Recording at Air Studios London
Recording at Air Studios in London is one of the great pleasures of working in recorded music. The studios have lovely acoustics and you are also working with an incredibly professional team of sound engineers and technicians. The whole technical side of the recording happens almost seamlessly, so as a composer I can concentrate on the musical decisions during the recording.
I have found that one of the keys to a smooth session is in the preparation. Air Lyndhurst has a very good roster of sound engineers and I usually work with Jake Jackson. My discussions with him about a session usually start weeks before the actual session date. Most of the time we are emailing each other about what I want the end recording to sound like and how best to achieve this.
For my Seven Days album I wanted a delicate and detailed string string section sound but also a very full and lush sound when the players were playing tutti. The string parts were all very detailed and in some places there were 9 different simultaneous parts playing – I wanted them all to be heard. Jake and I discussed among other things: the number of string players needed, the style of music, different studio options (Air Lyndhurst Hall or Studio 1), past recordings, players and final mix options. Jake has a huge experience of working with many different musician line ups and I always find discussions about this very enlightening.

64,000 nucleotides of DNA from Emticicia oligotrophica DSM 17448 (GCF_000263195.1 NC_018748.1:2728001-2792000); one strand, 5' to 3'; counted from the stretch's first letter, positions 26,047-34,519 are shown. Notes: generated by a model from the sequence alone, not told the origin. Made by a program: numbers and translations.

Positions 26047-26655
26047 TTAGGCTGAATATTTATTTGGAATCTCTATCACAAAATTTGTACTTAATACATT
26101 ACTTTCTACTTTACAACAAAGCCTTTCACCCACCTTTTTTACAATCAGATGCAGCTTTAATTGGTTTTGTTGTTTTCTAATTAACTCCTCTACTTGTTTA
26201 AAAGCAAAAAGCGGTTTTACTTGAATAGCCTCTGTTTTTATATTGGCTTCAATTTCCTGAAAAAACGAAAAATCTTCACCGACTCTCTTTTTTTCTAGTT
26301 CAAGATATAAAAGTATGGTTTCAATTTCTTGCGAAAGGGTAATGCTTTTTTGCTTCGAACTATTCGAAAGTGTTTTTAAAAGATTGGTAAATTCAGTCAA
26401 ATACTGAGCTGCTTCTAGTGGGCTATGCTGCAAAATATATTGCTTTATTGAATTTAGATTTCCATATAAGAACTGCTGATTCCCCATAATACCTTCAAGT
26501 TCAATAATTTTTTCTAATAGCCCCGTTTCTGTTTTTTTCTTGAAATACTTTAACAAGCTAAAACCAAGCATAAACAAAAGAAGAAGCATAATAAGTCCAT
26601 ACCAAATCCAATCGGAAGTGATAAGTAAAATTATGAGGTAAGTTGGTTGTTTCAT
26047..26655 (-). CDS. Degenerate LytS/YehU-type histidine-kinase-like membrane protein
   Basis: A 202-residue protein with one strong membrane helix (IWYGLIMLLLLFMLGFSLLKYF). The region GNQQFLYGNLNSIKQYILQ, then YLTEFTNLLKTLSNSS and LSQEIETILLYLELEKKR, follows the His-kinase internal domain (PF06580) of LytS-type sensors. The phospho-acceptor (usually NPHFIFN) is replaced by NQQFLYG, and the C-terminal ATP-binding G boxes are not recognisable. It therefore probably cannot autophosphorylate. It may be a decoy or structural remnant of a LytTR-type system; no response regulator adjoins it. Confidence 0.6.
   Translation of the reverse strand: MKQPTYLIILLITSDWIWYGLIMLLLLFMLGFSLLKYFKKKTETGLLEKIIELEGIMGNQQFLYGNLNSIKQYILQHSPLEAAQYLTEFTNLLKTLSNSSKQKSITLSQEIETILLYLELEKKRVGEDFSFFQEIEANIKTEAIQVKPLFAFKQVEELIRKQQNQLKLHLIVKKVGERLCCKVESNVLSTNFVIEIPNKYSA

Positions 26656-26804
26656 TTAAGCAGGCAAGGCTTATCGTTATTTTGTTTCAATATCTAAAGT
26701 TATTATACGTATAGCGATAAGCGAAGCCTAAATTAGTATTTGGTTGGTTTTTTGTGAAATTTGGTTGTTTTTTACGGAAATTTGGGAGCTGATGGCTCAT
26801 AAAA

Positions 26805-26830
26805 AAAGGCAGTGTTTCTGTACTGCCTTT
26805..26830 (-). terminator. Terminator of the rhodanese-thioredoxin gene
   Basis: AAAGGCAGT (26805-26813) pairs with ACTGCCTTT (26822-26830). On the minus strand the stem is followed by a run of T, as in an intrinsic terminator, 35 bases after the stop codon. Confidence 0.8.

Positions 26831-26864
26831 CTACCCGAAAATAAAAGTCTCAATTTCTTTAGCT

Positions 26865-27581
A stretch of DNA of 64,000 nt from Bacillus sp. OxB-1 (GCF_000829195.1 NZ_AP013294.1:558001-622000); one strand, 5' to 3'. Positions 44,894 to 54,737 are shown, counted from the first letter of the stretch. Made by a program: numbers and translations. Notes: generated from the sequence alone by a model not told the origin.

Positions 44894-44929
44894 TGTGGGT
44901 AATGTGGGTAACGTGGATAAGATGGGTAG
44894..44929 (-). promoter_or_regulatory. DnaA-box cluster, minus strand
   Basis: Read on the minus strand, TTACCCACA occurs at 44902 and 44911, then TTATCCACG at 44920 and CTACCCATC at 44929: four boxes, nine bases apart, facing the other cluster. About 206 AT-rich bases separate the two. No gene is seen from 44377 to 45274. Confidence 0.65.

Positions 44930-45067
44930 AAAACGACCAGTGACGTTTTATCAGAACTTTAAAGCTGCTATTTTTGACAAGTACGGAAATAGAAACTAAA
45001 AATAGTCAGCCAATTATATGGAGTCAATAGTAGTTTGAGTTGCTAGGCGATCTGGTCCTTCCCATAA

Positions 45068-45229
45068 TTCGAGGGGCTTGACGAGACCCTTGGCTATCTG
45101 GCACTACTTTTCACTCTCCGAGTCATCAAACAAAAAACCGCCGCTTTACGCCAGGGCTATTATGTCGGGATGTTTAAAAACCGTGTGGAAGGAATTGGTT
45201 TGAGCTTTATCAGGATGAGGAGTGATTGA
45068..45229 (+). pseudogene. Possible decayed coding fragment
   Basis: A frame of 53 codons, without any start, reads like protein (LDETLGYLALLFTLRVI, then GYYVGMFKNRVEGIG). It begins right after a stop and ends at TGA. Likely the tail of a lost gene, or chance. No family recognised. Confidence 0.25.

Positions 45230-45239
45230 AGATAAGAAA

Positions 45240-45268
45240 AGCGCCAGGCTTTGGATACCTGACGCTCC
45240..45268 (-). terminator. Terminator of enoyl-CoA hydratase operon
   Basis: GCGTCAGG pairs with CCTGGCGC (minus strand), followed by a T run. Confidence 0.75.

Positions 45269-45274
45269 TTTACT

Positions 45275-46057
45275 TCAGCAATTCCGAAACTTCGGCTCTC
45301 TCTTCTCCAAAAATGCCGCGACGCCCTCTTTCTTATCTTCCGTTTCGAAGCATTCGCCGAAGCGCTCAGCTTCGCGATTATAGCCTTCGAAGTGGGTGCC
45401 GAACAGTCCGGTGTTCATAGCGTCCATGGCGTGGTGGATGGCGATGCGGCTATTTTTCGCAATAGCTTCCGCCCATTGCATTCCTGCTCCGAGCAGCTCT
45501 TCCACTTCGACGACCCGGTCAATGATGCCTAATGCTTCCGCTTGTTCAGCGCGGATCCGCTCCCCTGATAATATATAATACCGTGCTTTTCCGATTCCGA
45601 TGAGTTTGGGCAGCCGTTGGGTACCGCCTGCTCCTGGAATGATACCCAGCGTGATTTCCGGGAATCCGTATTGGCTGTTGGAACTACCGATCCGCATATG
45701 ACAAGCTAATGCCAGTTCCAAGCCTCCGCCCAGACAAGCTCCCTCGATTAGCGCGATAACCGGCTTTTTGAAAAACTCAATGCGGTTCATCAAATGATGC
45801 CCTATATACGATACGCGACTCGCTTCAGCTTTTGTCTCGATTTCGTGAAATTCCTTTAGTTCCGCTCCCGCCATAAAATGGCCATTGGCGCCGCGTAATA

In the end we settled on Studio 1 in Air Studios (120 square metres and suitable for small orchestral groups), with 17 players (6,6,1,4) and a Decca Tree with Schoeps MK21 microphones, ambience microphones (Neumann TLM170 omni) as far back as possible and a selection of spot microphones over each desk (Neumann U87s etc).
When I turned up for the day of the recoding there were no surprises and the session ran incredibly smoothly.
Listen to the recording here: